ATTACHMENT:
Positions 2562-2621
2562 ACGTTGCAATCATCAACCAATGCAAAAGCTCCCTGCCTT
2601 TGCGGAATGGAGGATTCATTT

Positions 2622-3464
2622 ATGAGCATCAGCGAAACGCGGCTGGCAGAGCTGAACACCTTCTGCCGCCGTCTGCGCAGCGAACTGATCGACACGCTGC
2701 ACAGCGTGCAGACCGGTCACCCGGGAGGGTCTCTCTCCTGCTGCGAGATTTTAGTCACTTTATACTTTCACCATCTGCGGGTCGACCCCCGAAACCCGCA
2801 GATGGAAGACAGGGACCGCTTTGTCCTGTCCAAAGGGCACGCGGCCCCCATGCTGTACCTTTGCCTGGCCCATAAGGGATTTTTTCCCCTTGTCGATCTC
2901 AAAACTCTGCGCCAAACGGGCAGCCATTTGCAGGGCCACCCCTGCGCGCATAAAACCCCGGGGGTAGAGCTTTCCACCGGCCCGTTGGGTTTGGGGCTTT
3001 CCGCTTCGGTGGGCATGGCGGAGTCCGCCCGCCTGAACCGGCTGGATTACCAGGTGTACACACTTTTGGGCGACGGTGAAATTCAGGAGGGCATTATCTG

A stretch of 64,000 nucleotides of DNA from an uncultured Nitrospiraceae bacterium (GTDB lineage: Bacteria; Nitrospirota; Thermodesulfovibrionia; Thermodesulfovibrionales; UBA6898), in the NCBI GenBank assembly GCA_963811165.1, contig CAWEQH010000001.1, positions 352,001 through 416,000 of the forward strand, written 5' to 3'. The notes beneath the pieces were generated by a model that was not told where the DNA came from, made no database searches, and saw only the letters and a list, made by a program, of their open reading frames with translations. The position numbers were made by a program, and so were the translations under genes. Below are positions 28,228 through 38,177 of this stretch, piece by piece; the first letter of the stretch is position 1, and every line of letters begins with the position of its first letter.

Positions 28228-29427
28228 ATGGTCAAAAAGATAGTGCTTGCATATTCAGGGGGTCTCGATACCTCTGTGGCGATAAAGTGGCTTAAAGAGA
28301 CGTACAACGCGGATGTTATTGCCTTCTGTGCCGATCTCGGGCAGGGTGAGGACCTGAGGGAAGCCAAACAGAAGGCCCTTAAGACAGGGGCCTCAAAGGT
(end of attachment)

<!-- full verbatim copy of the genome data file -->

Positions 2562-2621
2562 ACGTTGCAATCATCAACCAATGCAAAAGCTCCCTGCCTT
2601 TGCGGAATGGAGGATTCATTT

Positions 2622-3464
2622 ATGAGCATCAGCGAAACGCGGCTGGCAGAGCTGAACACCTTCTGCCGCCGTCTGCGCAGCGAACTGATCGACACGCTGC
2701 ACAGCGTGCAGACCGGTCACCCGGGAGGGTCTCTCTCCTGCTGCGAGATTTTAGTCACTTTATACTTTCACCATCTGCGGGTCGACCCCCGAAACCCGCA
2801 GATGGAAGACAGGGACCGCTTTGTCCTGTCCAAAGGGCACGCGGCCCCCATGCTGTACCTTTGCCTGGCCCATAAGGGATTTTTTCCCCTTGTCGATCTC
2901 AAAACTCTGCGCCAAACGGGCAGCCATTTGCAGGGCCACCCCTGCGCGCATAAAACCCCGGGGGTAGAGCTTTCCACCGGCCCGTTGGGTTTGGGGCTTT
3001 CCGCTTCGGTGGGCATGGCGGAGTCCGCCCGCCTGAACCGGCTGGATTACCAGGTGTACACACTTTTGGGCGACGGTGAAATTCAGGAGGGCATTATCTG

A stretch of 64,000 nucleotides of DNA from an uncultured Nitrospiraceae bacterium (GTDB lineage: Bacteria; Nitrospirota; Thermodesulfovibrionia; Thermodesulfovibrionales; UBA6898), in the NCBI GenBank assembly GCA_963811165.1, contig CAWEQH010000001.1, positions 352,001 through 416,000 of the forward strand, written 5' to 3'. The notes beneath the pieces were generated by a model that was not told where the DNA came from, made no database searches, and saw only the letters and a list, made by a program, of their open reading frames with translations. The position numbers were made by a program, and so were the translations under genes. Below are positions 28,228 through 38,177 of this stretch, piece by piece; the first letter of the stretch is position 1, and every line of letters begins with the position of its first letter.

Positions 28228-29427
28228 ATGGTCAAAAAGATAGTGCTTGCATATTCAGGGGGTCTCGATACCTCTGTGGCGATAAAGTGGCTTAAAGAGA
28301 CGTACAACGCGGATGTTATTGCCTTCTGTGCCGATCTCGGGCAGGGTGAGGACCTGAGGGAAGCCAAACAGAAGGCCCTTAAGACAGGGGCCTCAAAGGT